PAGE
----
“Congratulations,” Olvir said dryly.

“This conversation is all well and good,” Ralph said, “but I doubt that you had a dragon snatch us from the top of the Boltstrike Pillar for just bragging rights. How are we involved?”

Nasald leaned back on his chair, a mark of confidence on his face. “For starters, you are implicated in the destruction of Boltstrike Pillar.”

They were silent for a moment as the fact settled in.

“You’re going to have to explain that one,” Elnan said.

“Gladly. Just as Boltstrike Pillar was about to fall into the hands of Sathlokiir, you were plucked right from the top of the tower. Unharmed, I should add. There is going to be a certain amount of suspicions raised regarding that.”

“But we were seen taken on a Blue Dragon!” Elnan said.

“A wounded Blue Dragon,” Olvir corrected.

“We all did it in plain sight. And then we stormed the tower to reach Varis-“

“Whom, I should add Ironforge, was a sleeping agent of the Blue. And somehow you three managed to defeat scores of Lizardmen and their Dragonspawn commanders? Varis was an accountability at that stage, so it is well within the realms of plausibility that you were allowed to pass through the tower to kill off the agent at my command.

“And as for Korathalax, whom you so cruelly maimed, and you should be lucky that I did not have you torn asunder for the sin of murdering? Well, consider the fact most of your witnesses are most likely dead by now. For as much as anyone is concerned, you had nothing to do with the demise of Korathalax.”

The adventurers looked at each other, a nervous realization hovering over them. They were stuck at the hip to this conspiring Dragonspawn, and they could not see a way out of it. He had them in his grips before they even laid eyes on him.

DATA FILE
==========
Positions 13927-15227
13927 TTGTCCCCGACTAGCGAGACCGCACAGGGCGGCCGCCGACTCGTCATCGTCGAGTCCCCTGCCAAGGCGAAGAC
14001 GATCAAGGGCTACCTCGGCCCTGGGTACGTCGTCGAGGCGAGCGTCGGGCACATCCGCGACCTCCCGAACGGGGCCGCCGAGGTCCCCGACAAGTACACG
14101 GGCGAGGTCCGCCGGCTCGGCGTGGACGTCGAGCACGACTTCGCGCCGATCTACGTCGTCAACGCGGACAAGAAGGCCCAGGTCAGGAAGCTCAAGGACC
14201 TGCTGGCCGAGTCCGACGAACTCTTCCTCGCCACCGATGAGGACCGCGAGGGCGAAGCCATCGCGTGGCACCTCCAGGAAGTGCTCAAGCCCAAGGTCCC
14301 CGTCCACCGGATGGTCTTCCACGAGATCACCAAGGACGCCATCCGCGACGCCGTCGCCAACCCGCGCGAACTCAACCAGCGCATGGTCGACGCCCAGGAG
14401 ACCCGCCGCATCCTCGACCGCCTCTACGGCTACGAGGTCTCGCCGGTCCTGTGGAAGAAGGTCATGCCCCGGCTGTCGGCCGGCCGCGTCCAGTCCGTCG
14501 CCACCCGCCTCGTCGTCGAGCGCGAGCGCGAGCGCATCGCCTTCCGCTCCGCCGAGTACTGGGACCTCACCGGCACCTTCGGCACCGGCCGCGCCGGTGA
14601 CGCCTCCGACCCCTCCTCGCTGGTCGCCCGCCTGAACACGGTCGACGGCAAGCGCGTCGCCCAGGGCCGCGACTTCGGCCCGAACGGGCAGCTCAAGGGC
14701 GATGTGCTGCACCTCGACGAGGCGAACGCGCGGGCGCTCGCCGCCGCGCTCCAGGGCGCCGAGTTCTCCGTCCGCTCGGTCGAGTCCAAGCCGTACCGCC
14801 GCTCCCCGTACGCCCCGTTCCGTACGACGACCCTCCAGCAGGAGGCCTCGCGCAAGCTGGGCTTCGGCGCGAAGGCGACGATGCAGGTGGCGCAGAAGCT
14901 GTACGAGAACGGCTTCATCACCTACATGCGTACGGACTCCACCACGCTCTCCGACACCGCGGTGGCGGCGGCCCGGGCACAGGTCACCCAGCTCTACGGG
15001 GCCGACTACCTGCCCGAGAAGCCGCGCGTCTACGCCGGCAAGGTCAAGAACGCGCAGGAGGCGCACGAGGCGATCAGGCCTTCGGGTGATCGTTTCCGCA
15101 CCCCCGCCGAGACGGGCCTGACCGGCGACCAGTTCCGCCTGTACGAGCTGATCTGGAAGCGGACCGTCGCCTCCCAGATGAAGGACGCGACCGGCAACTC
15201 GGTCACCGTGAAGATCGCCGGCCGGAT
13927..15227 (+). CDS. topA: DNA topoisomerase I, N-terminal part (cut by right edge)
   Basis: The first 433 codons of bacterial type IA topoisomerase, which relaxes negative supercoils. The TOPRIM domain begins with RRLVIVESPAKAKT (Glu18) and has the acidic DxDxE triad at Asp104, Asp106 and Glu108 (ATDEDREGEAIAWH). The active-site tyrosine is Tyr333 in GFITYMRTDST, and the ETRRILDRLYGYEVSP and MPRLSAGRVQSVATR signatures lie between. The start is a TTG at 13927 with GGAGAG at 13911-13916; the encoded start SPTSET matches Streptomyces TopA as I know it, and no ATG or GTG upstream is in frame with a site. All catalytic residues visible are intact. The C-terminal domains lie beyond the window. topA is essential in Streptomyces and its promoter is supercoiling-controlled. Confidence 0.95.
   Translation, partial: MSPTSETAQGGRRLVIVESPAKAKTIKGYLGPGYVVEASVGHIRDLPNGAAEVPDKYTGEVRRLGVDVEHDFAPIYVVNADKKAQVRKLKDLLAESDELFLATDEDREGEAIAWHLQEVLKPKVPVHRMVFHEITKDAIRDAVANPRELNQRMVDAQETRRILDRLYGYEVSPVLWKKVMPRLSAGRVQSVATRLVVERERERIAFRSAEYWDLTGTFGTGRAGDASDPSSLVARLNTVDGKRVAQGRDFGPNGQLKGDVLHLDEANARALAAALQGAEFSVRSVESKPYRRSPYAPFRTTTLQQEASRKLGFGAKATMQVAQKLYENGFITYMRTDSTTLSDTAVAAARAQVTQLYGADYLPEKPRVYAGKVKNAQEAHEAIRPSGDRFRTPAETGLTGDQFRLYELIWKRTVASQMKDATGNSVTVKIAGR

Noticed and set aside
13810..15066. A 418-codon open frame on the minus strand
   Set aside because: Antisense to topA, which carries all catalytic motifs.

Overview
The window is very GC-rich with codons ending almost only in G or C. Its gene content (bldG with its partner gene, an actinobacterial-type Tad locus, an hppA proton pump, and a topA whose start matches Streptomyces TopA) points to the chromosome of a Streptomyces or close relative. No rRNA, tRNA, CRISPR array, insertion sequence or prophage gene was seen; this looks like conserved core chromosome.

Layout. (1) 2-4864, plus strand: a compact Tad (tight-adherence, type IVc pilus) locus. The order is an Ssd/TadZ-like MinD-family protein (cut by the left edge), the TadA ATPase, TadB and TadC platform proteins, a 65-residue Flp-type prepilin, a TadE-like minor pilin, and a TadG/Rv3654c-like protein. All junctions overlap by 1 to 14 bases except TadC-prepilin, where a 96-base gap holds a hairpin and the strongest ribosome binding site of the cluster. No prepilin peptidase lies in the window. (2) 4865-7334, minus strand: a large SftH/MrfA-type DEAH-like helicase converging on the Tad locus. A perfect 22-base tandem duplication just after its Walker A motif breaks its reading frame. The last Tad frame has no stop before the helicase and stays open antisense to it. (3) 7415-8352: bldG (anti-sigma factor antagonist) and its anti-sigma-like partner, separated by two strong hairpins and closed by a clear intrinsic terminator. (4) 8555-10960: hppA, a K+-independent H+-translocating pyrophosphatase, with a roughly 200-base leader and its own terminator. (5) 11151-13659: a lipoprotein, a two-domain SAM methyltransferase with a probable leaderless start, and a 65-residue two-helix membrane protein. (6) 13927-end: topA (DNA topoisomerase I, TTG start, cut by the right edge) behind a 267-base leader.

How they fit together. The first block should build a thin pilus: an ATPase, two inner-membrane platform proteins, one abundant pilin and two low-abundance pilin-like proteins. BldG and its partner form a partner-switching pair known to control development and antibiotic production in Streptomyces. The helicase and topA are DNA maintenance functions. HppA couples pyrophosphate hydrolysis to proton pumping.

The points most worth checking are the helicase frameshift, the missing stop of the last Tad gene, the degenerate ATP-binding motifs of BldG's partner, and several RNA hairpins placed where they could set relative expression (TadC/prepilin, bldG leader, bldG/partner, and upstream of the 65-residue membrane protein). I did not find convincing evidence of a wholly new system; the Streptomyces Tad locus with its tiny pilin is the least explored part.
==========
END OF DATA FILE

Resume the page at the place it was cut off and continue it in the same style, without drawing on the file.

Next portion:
“What is it that you want from us, Commadant?” asked Ralph. He did his best to make his metallic voice as unthreatening as he could.

“A business proposition, one from which we will all benefit.” Nasald leaned forward. “How familiar are you with the Lich King?”

“He is a threat to the Empire,” Octavian spoke at once.

“He has a rather permanent affliction of dead,” Olvir added.

“His Pale Legions are hovering around Necropolis, content to stay within the Lich King’s provinces. More or less.”

“Only if you count tales of flippant romanticism of how he was brutally murdered by the Orcs and have risen from the dead to avenge his people and take back what was rightfully his.” The adventurers stared Elnan down. “What?” he shrugged. “I’m a bard.”

“So to answer my own query, you all know absolutely nothing. That suits my desires perfectly. How do you feel about retrieving the Crown of the Lich King?”

Elnan allowd his mouth to drop.

“The first Crown of the Lich King.”

Elnan’s mouth dropped even further.

“I was hoping that I didn’t travel through half the Empire to just be given a suicide mission.” Octavian snarled.

“If you wanted to kill us, why didn’t you just have your dragon swallow us whole? It would save you the trouble,” Olvir remarked.

Ralph remained silent.

“A dangerous request to be sure. However, I am not without business sense. I propose a transaction.”

“Of services?”

“Of information, Ironforge. For the bard, he shall be granted information regarding the deaths of his parents at the hand of sea brigands. For the Draven, a secret detailing how to uplift a goddesses’ curse. Octavian shall learn just how to keep his Silent God from not talking –“

“And for me?”

“For you, this.” Sanald snapped his fingers and one the butlers approached with a small case. He opened the case, and strapped inside was a glass box containing a stone inscribed with runic symbols. “I trust this seems familiar to you, Ralph?”

“It…does,” he said with some amazement.

The butler snapped the case shut. “Give me the first crown of the Lich King, and I promise you this stone from your maker’s civilization.

So gentlemen, do we have a deal?”